Government buildings at Leinster House.

Mayo View: Probably the unluckiest government in the history of the State?

AS the government enters its final year in office, it is an accepted fact that a great deal of its performance has been impacted to a significant degree by the Covid-19 pandemic and its after effects.

The years 2020 and 2021 were not normal times and they changed the political and social dynamic in this country to unprecedented levels.

And when you add into the equation the impact of Russia's invasion of Ukraine and the country's response to the war by providing a safe haven to thousands of Ukrainians, the current government's term in office to date has been dominated by a scale of crisis management that has not been witnessed for many decades, if ever.

Despite its efforts to deal with these gigantic issues, it still had to deal with its normal course of business at a time when problems in respect of housing, health service provision, cost of living and law and order had escalated out of control. It's been a torrid time for the Fine Gael, Fianna Fáil and Green Party alliance.

And it's been no wonder that the main opposition party, Sinn Féin, has been thriving in the opinion polls, albeit having slipped somewhat since the turn of the year.

If truth be told, the party has arguably a higher rating than the polls have been revealing, such has been the litany of setbacks.

The next election is there to be won by Sinn Féin and they will only have themselves to blame if they let it slip from here.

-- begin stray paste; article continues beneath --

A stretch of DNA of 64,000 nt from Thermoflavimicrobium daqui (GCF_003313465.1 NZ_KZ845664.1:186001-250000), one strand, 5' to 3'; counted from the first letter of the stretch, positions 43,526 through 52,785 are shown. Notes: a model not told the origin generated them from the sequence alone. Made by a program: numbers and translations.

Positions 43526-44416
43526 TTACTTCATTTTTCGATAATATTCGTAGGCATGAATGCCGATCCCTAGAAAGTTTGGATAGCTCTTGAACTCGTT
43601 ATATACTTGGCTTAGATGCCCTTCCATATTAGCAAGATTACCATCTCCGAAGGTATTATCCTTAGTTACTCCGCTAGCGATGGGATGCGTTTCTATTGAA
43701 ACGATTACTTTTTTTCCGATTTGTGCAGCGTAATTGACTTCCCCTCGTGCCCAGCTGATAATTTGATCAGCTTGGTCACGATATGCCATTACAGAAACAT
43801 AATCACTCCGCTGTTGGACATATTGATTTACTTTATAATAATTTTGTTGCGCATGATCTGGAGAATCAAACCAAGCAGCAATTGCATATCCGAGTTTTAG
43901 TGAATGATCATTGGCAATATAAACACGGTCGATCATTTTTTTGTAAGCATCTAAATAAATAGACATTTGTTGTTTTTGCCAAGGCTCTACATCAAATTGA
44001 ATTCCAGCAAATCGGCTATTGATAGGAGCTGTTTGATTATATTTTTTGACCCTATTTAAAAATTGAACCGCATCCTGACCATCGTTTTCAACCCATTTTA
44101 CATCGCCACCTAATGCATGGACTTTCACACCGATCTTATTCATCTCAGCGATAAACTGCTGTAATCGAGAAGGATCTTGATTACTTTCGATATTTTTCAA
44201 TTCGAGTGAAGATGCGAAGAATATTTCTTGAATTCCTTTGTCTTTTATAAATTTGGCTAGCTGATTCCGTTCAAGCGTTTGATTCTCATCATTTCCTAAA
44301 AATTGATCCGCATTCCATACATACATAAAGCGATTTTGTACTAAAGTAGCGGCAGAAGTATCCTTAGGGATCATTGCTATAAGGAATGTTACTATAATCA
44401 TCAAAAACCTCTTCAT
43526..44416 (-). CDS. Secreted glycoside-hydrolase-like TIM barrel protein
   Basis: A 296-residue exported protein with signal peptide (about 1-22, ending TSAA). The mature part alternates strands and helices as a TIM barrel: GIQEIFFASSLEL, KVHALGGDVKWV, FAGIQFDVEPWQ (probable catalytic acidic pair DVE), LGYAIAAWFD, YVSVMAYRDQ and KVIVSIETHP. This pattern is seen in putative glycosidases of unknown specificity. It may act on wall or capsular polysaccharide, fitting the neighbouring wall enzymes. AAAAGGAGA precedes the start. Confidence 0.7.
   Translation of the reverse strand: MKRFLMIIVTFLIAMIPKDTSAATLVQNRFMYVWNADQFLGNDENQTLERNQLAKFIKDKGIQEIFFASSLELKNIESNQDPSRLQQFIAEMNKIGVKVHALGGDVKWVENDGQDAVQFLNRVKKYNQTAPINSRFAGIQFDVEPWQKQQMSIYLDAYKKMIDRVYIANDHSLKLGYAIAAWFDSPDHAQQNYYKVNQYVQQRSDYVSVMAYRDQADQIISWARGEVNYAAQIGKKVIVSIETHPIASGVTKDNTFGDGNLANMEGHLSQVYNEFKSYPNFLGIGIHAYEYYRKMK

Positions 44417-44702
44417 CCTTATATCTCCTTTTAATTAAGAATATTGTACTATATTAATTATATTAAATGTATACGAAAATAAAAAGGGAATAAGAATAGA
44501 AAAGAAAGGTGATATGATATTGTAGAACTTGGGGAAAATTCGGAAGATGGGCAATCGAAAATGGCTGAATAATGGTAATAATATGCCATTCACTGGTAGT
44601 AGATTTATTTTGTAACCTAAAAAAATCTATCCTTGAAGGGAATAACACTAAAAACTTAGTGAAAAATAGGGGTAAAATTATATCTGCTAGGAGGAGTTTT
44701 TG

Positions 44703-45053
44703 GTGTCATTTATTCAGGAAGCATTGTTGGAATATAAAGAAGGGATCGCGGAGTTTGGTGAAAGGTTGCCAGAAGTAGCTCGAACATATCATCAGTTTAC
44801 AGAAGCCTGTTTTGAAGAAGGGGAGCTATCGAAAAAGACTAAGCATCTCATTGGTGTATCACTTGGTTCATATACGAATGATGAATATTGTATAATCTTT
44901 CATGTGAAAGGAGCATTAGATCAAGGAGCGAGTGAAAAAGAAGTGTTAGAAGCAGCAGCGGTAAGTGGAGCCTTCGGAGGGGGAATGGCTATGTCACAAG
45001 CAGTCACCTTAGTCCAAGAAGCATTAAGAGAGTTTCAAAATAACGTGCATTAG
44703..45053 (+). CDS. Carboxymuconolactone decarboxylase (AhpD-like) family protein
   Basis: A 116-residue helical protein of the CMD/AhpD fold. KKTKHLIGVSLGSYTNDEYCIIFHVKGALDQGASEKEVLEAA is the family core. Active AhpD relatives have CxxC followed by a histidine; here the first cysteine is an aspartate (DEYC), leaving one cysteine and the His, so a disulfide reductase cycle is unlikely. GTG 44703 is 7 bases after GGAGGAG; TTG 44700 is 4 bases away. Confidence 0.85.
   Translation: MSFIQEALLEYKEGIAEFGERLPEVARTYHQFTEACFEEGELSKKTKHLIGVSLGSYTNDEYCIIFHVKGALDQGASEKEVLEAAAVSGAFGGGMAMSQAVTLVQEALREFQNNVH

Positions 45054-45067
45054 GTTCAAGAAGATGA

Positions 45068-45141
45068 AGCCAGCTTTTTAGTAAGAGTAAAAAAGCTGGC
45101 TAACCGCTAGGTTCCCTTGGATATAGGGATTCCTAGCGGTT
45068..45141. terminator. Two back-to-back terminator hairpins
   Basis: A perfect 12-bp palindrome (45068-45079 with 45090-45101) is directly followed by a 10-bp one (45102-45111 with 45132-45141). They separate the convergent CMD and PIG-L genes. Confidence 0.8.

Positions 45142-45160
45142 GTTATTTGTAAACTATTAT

Surely they won't.

In fact, it's already being said around Leinster House that Fine Gael and Fianna Fáil would welcome a term on the Opposition benches after four to five years of proverbial hell when everything that could go wrong did - and much of it out of their control.

History will ultimately judge this government on how well it responded and managed the crises that hit it firmly in the face.

And that's why an inquiry - and not a big expensive one - into its handling of the Covid pandemic is so important and a decision on the matter needs to be made fairly swiftly.

As recently as January 24 last, Taoiseach Leo Varadkar said ‘the no-blame evaluation’, as he called it, will include a review of the whole-of-government response to the pandemic and "how we might do better and be in a stronger position if another pandemic or other similar event were to occur."

It will include a consideration of the health service response, covering hospitals, the community and nursing homes, along with the wider economic and social response.

The review, he stated, should be undertaken by those independent of the national response and with relevant expertise. He intends to bring the terms of reference to government shortly.

Not only will the inquiry provide an insight which the public needs to know, it will also, one hopes, shine a light on the many conspiracy theories that flourished during the pandemic.

And that would not be a bad thing at all.